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Reviewed by:
  • Laon and Cythna ed. by Anahid Nersessian
  • Madeleine Callaghan
Laon and Cythna. Edited by Anahid Nersessian. Peterborough, Ontario, Canada: Broadview Press, 2016. Pp. 304. Paper, $24.95; Ebook, $15.95.

Anahid Nersessian dedicates this fine edition to her students. This, in a nutshell, encapsulates the importance of the project. Nersessian's scholarly yet accessible edition finally makes Laon and Cythna affordable for students to purchase, for instructors to assign, and for fans of Shelley outside academia to buy and enjoy. But this is to understate what Nersessian has achieved. Her lucid and intelligent introduction offers information on the poet, Laon and Cythna, and its contexts (contexts ranging from history to poetic form); a useful timeline of events in Shelley's life; and a fulsome set of appendices (Appendix A: Shelley's Political and Philosophical Prose; Appendix B: Correspondence about Laon and Cythna; Appendix C: Contemporary Reviews of The Revolt of Islam; Appendix D: Revising the Romance; Appendix E: The Rights of Women; Appendix F: Romantic Orientalism; Appendix G: Mary Shelley's 'Note on The Revolt of Islam'), before Works Cited and a select bibliography.

In "A Note on the Text," Nersessian recognizes that the difference between Laon and Cythna and The Revolt of Islam is slight. Though claiming to prefer the latter, she chooses to use the text of the former because it was Shelley's initial choice and because it will be "especially useful to students of Romanticism" (p. 37). She includes the textual variants in The Revolt of Islam in footnotes. Noting the importance of The Poems of Shelley: Volume Two (2000) and The Complete Poetry of Percy Bysshe Shelley: Volume III (2012) to her own edition, along with the relevant Bodleian Shelley Manuscripts, Nersessian tacitly acknowledges the very different emphasis of her edition from her predecessors. The Johns Hopkins edition, The Complete Poetry of Percy Bysshe Shelley: Volume III, published most recently of her listed sources, stands at 1084 pages, and includes the recently discovered and hitherto unpublished only known draft of Canto III of Laon and Cythna; its lengthy commentary (by Michael Neth) is unparalleled in its detail. Nersessian's edition does not compete with Neth's; she is doing something different. Nersessian includes so much rich material that all readers will be impressed by her achievement.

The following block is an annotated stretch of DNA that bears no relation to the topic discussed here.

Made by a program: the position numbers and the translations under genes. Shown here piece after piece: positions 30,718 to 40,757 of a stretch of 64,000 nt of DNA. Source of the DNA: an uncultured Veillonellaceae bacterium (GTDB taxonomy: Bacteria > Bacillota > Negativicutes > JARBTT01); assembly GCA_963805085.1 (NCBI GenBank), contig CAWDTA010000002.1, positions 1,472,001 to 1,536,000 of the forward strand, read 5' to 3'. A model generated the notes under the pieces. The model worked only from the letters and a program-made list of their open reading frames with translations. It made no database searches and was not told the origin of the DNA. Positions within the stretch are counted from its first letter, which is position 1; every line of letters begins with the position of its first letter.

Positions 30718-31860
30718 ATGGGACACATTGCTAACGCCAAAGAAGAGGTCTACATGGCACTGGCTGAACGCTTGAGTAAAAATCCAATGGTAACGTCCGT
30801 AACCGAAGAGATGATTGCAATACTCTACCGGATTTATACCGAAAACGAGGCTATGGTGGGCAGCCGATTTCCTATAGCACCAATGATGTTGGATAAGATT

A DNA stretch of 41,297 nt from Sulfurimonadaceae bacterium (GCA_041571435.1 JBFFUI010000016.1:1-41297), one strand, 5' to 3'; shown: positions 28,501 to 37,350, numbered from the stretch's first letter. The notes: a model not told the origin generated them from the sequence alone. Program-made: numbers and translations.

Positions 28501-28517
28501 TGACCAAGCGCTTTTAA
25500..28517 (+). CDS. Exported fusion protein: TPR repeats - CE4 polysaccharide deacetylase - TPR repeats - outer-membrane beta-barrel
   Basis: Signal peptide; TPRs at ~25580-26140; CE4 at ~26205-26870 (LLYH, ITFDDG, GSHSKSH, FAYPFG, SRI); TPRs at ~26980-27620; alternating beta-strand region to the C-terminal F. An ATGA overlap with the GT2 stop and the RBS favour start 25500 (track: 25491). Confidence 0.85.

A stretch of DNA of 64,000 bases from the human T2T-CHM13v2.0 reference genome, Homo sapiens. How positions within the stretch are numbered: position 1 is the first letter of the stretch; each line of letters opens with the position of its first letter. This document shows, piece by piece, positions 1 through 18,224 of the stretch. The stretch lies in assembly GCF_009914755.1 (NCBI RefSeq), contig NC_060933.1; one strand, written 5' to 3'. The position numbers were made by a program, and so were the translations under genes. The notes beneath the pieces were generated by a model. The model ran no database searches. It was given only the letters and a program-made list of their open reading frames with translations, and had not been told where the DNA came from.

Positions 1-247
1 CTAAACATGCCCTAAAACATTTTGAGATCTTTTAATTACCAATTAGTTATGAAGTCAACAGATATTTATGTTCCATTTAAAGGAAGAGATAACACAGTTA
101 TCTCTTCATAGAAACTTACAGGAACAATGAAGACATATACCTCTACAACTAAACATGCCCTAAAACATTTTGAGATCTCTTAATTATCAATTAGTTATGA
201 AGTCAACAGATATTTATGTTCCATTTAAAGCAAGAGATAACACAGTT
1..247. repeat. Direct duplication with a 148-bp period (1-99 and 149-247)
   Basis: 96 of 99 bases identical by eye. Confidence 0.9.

The edition has some flaws. Nersessian's personal enjoyment of Laon and Cythna can lead her to misrepresent its significance. It seems at least a little odd to see the poem referred to in the first sentence of the introduction, without any caveats, as "one of the three great epic poems of the Romantic period" (p. 9). Admiration for the poem is one thing, and a thing to be hoped for in an editor, but to represent Laon and Cythna to its readership as a poem that is just as accomplished and venerated as The Prelude and Don Juan is hyperbole, and unnecessary hyperbole at that. Within the same paragraph, Nersessian admits that the poem [End Page 186] "is hardly read except by scholars," which rather seems to undermine her own opening gambit (p. 9). More broadly, the introduction's interesting brief section on "Reviving the Romance" would have benefited from a little more attention to formal questions, especially in view of the editor's strength in this area. Another serious omission is the deleted opening of Laon and Cythna, lines otherwise known as "Frail clouds arrayed in sunlight lose the glory." Though often overlooked by critics, these lines, as Earl R. Wasserman and Michael O'Neill have shown elsewhere, are deeply significant in terms of Shelley's assumption of poetic authority and his engagement with religion.

Nonetheless, this edition of Laon and Cythna is of vital significance for the study of Romantic literature in the longer rather than the shorter term. Thanks to the edition's price, it may be taught in full to undergraduates and graduate students. This new exposure may inspire a future generation of Shelley scholars to re-evaluate the poem and afford it greater prominence in the Shelley and the wider Romantic canon. Nersessian's enthusiasm for the poem, communicated in her lively introduction and judiciously chosen appendices, has done...


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